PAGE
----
Item #1906 [TATLIN] Tatlin (Protiv Kubizma) [i.e. Tatlin (Against Cubism)]. N. Punin.
[TATLIN] Tatlin (Protiv Kubizma) [i.e. Tatlin (Against Cubism)]
[TATLIN] Tatlin (Protiv Kubizma) [i.e. Tatlin (Against Cubism)]
[TATLIN] Tatlin (Protiv Kubizma) [i.e. Tatlin (Against Cubism)]
[TATLIN] Tatlin (Protiv Kubizma) [i.e. Tatlin (Against Cubism)]

[TATLIN] Tatlin (Protiv Kubizma) [i.e. Tatlin (Against Cubism)]

St. Petersburg: Gos. izdatel’stvo, 1921. Item #1906

25, [2] pp., 16 ills. 30,5x23,5 cm. In original publisher’s printed wrappers. Spine chipped, with a tear, some stains on the covers, otherwise very good.
First edition. Scarce. Dedicated to the students of Free State Art Studios in Petrograd.

Written by the Russian art scholar Nikolay Punin (1888- 1953) in 1921, this is one of the most important books in the history of Russian avant-garde. The edition represents the first attempt at analyzing works of the central figure of Russian Constructivism and a close friend of the author, Vladimir Tatlin (1885-1953). Punin
starts his monograph by criticizing French art and its devotion to the depiction of the illusion of life. Against this background, the art critic distinguishes new Russian art as the only salvation from the “romantic symbolism” of the Impressionists and Cubists. Punin meticulously analyzes Tatlin’s oeuvre and describes the artist as a cultural pioneer - a champion of the new era when “art is starting to become the presentiment and reflection of life.” The author praises Vladimir
for his abandonment of stylistic priorities in favor of surfaces and materials, thus avoiding the mistakes of Cubism. Finally, Punin argues that Tatlin initiated the same innovations in art as the French Cubists and even surpassed them due to his particular focus on surfaces.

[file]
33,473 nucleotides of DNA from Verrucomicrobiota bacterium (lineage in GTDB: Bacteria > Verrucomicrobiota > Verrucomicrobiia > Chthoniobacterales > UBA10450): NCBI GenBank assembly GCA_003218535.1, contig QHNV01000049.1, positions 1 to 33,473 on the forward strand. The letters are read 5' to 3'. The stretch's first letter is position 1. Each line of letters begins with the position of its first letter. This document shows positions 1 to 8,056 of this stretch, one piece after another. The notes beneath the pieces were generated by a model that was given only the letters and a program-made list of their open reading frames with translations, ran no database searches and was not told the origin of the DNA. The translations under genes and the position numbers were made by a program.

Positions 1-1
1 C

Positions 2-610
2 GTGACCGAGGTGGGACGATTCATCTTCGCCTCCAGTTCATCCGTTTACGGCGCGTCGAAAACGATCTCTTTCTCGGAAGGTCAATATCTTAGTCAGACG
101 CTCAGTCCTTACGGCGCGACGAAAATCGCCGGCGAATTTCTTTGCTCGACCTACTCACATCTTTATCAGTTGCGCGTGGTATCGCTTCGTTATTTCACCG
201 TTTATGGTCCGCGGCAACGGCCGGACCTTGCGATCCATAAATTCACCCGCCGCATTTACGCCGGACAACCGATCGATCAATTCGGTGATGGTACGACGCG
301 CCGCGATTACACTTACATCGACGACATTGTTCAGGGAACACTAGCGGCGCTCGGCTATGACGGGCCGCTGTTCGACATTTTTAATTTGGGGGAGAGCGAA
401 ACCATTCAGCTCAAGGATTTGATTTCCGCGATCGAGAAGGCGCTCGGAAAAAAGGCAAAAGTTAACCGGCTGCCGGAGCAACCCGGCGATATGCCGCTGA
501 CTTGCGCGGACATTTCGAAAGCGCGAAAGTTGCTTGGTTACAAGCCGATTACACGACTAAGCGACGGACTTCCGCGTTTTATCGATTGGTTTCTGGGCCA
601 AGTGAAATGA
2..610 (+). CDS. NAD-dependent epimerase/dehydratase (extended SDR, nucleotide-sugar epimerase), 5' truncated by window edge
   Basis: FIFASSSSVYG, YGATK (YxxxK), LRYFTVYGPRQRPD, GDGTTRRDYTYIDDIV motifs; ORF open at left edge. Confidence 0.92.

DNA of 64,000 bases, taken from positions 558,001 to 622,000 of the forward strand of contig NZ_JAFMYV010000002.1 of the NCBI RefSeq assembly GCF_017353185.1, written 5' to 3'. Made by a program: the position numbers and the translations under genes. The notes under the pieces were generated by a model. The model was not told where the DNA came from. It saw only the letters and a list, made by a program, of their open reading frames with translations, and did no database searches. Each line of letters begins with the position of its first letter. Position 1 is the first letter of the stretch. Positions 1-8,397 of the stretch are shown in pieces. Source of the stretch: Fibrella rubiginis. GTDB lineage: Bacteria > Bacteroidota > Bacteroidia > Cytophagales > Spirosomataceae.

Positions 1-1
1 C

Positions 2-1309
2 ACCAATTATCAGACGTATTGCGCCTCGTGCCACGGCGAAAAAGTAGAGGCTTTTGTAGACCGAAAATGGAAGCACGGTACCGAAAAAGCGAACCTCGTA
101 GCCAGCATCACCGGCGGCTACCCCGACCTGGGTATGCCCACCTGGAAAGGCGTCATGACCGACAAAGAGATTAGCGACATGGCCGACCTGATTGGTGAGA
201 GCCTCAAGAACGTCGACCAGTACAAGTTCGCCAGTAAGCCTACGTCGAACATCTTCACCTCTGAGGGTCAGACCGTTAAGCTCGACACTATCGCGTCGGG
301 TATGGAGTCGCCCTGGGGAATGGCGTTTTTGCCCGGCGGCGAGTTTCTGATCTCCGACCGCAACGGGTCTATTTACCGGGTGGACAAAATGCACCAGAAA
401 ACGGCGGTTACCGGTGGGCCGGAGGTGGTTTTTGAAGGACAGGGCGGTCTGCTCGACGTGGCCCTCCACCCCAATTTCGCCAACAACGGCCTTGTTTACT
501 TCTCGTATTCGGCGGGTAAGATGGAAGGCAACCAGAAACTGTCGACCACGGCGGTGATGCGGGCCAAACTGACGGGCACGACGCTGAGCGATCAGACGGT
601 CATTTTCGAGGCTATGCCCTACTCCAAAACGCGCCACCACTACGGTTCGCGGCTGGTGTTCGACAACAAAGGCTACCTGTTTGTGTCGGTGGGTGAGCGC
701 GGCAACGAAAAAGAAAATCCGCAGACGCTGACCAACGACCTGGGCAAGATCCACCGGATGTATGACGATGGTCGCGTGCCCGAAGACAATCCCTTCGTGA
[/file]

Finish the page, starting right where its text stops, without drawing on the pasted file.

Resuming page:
The text is accompanied by Tatlin’s portrait and 15 black and white illustrations showing his major works, including his biggest, yet unrealized project
Monument to the Third International (1919-1920) (also known as Tatlin’s Tower). Vladimir Tatlin was central to the birth of Russian Constructivism. Often described as a “laboratory Constructivist,” he took lessons learned from Pablo Picasso’s Cubist reliefs and Russian Futurism and began creating objects poised between sculpture and architecture. In 1905, he started, and in 1910, successfully completed his studies at the N.Selivestrov Penza Art School. Initially
trained as an icon painter, he soon abandoned traditionally pictorial concerns of painting and instead concentrated on the possibilities inherent in the materials he used. Tatlin achieved fame as an architect who designed the Monument to the Third International. This design for the Communist International headquarters was realized as a model but never built. It crystallized his desire to bring about a synthesis of art and technology and has remained a touchstone of that utopian goal for generations of artists since.

Worldcat tracks copies located in LoC, Columbia, Illinois, Yale, Stanford, New York, Florida International Universities, Amherst College, Art Institute of Chicago, MoMA.

Price: $3,500.00

See all items in Art
See all items by